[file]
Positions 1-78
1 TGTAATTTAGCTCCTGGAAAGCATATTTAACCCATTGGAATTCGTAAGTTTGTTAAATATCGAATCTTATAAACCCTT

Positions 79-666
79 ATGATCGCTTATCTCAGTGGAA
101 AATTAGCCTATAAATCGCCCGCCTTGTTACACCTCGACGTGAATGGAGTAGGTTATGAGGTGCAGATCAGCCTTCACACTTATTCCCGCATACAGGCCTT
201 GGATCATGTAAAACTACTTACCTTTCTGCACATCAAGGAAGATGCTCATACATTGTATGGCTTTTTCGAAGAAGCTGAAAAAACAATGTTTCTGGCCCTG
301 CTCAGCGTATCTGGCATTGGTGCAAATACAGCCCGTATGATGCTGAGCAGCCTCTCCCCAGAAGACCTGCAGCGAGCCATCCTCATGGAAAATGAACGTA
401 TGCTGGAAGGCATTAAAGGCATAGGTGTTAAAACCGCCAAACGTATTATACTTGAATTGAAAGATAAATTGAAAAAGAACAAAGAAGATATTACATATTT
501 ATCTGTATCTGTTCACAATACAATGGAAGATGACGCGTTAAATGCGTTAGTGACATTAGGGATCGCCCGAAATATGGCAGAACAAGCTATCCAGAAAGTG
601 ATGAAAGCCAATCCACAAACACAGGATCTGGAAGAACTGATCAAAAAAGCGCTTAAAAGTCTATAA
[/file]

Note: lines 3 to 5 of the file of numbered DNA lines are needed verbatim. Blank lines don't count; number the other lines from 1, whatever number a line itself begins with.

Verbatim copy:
Positions 79-666
79 ATGATCGCTTATCTCAGTGGAA
101 AATTAGCCTATAAATCGCCCGCCTTGTTACACCTCGACGTGAATGGAGTAGGTTATGAGGTGCAGATCAGCCTTCACACTTATTCCCGCATACAGGCCTT